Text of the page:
PEG40 oils are used for cosmetics and considered safe for cosmetics usage  because the bioavailability of this compound is small and suited for topical application (https://www.ncbi.nlm.nih.gov/pmc/articles/PMC4505343/). But you have to remember that a product that is considered safe in an administration mode is not in another administration route. This is probably explaining the adverse effect observed.
The second possible issues is a possible allergic reaction to PEG40, as the FDA cited previous reports of allergic reactions of patients exposed to PEG formulations following IV infusion of anti-cancerous agents.
By now, your enthusiasm for cur turmeric should (rightly) wind down. Turmeric is certainly great for spicing your food, not much for your health. But most of all, don’t let a “holistic clinic” perform any type of IV infusion.
IV infusion is a very delicate procedure, used for restricted applications (chemotherapy, anesthesia, infectious disease……) by a trained personnel in a medical environment (hospital or medical clinic).

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One thought on “[Sciences/Junk Sciences] Remember the deadly turmeric IV infusion done in a holistic clinic? Lessons from the FDA report

  1. I share your concerns regarding IV therapy in general and this case in particular, and appreciate the information you’ve given here about tumeric. Just to be clear, the following is not defending the practice of giving curcumin by IV at all but is for the sake of accuracy regarding the IV bag concentrations found.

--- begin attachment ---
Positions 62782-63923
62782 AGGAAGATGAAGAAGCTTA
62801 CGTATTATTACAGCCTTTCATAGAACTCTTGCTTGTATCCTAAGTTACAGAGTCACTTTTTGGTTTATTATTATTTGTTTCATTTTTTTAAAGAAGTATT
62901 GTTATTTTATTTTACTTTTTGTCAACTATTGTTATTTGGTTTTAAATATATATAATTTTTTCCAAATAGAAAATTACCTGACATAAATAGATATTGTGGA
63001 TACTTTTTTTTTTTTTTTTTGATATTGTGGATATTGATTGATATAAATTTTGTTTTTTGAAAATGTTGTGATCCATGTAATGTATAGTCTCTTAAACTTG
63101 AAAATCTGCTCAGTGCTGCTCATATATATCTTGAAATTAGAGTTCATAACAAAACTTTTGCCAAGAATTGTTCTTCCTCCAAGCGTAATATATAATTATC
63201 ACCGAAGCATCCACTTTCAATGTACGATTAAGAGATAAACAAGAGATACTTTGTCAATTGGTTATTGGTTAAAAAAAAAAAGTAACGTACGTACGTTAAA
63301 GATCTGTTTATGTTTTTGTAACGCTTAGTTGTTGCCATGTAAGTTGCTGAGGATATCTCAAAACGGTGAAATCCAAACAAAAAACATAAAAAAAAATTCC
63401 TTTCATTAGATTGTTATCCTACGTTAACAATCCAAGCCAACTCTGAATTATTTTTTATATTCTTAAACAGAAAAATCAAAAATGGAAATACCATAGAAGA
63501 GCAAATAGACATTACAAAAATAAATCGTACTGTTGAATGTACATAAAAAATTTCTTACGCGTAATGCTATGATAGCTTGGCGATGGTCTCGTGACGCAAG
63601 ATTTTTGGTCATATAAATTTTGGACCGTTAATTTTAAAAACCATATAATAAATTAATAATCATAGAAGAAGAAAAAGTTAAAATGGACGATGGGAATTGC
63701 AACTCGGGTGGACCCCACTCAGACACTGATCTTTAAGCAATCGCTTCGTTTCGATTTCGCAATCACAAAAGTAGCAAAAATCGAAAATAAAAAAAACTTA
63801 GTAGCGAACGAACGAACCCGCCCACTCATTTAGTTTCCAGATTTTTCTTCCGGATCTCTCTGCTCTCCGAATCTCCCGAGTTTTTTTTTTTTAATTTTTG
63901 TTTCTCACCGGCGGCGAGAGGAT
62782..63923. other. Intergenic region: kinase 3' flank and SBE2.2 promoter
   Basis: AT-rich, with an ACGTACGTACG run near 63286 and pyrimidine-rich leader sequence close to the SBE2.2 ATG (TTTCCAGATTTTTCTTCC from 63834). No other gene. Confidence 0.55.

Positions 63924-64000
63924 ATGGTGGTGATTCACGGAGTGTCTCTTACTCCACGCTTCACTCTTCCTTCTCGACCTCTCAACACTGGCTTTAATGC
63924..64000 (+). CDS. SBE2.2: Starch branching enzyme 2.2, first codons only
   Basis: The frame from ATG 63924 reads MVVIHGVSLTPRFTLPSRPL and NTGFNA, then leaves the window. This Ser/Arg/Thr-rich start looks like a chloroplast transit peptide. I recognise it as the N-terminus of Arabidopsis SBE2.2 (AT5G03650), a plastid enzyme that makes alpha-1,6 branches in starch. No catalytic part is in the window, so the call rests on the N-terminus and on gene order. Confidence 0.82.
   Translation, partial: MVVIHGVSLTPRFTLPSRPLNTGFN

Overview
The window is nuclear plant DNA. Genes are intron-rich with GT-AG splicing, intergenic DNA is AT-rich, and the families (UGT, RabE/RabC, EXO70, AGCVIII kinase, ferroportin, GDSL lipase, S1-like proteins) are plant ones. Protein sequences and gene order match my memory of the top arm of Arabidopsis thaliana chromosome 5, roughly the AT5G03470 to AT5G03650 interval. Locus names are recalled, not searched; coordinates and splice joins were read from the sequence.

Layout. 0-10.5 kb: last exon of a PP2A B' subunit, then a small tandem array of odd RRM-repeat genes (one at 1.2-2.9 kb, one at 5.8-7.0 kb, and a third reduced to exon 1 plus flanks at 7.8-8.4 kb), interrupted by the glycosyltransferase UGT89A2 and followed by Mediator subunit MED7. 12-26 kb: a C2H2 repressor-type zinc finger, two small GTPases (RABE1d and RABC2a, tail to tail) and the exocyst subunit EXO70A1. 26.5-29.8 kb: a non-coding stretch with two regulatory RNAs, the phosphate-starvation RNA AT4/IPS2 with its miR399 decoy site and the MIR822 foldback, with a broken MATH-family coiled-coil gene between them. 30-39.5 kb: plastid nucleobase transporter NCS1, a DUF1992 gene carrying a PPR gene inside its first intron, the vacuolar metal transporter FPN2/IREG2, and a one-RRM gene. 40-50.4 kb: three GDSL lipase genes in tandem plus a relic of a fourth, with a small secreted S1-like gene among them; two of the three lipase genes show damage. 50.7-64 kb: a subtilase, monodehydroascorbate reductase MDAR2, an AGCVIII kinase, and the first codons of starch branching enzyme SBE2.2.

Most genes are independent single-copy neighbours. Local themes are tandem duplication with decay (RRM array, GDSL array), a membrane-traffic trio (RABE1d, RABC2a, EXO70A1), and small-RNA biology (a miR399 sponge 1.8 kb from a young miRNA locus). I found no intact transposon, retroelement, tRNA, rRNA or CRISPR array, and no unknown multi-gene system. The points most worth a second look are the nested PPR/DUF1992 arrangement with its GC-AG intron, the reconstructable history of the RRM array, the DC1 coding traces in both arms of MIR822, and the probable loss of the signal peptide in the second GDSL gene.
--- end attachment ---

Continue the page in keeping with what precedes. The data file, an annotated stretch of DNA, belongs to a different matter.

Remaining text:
Regarding the difference between the final amounts found in the IV bag and the vial, a cached page for the compounded turmeric sold by ImprimisRX states it was sold only in 10 ml bottles, at a (stated) strength of 10 mg/ml. It appears this concentration was designed to be diluted and prepared for administration right before administration. From the FDA report I am looking at, it appears that they assume that the whole vial was to be diluted to a final volume of 1000ml, which would have given a concentration of 0.1 mg/ml. The final amounts found were indeed roughly 1% of that concentration. (The concentration of 0.00235 mg/ml were however, not that much lower than than the 0.003 m/ml needed for biologic activity; though still too low.)

    It’s unclear why the amount in the vial would have been so much lower than the stated concentration. The amount in the IV bag, which I assume was buffered to physiologic pH for administration (this would have increased the degradation) could very probably have degraded significantly by the time that the testing was carried out. The vial, however, should ideally have had greater stability, as emulsions appear to be more stable from what I can tell looking at the literature.

    Any rate, I agree that it’s best to not give turmeric acid intravenously for the reasons you cited.

    Liked by 1 person